From the April 2013 issue of Futures Magazine • Subscribe!

Between extremes: Trading with channels

Line drawings

Price channels are simply lines on a chart. They are easy to draw, but it’s important to approach the process in a systematic manner: 

  • Identify a consecutive swing high and swing low pair. A swing price is simply a high (or low) that is surrounded by a defined number of lower highs (or higher lows) on either side. 
  • If price is rising — it is in an uptrend — draw a line to the right off the swing high, connecting subsequent swing highs. This is the resistance line.
  • Alternatively, if price is falling — it is in a downtrend — draw a line to the right off the swing low, connecting subsequent swing lows. This is the support line.
  • After you have drawn the resistance or support line, draw a second line that connects the opposite extreme of the moves within the trend. Ideally, this line will be parallel to the resistance or support line that defines the rate of change for the move.

Like trendlines, the vast majority of channels rise or fall, identifying uptrends or downtrends. As you might expect, uptrend channels are considered bullish and downtrend channels are considered bearish.

A driving philosophy of channel trading is that the pattern of consistent highs and lows will persist. Per this assumption, buy when price nears the rising support line in an uptrend and book profits when price approaches the rising resistance line (see “On the up and up,” below). A common risk-management practice in this bullish scenario is to set a stop-loss order slightly below the support line. More risk-seeking traders also can trade against the trend — selling when price bounces off the resistance line in an uptrend or buying when prices reacts off the support line in a downtrend.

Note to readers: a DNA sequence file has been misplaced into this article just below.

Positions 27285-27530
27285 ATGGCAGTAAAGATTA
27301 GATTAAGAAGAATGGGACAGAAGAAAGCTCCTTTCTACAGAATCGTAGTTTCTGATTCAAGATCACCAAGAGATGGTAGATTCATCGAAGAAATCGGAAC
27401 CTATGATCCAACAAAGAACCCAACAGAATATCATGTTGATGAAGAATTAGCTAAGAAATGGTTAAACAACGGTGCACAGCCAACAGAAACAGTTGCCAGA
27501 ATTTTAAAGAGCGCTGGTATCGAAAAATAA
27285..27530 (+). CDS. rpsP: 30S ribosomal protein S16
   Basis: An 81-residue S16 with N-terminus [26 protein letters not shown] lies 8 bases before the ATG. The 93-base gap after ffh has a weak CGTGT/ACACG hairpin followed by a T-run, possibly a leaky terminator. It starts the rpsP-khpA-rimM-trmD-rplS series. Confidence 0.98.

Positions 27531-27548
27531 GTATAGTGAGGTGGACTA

This trading strategy is simply flipped on its head for a downtrend channel. Sell when price nears the falling resistance line in the downtrend and liquidate the trade when price approaches the falling support line. The stop loss would be placed just above the resistance point at trade initiation. Risk-seeking traders also can elect to establish a long position at support. 

Channels don’t always rise or fall. They also can contain sideways moving markets (see “Swinging sideways,” below). Although advanced traders often will sell options during such periods to take advantage of the market’s reluctance to establish a defined trend, traditional traders should consider sitting on the sidelines as the opportunities for big moves are muted.

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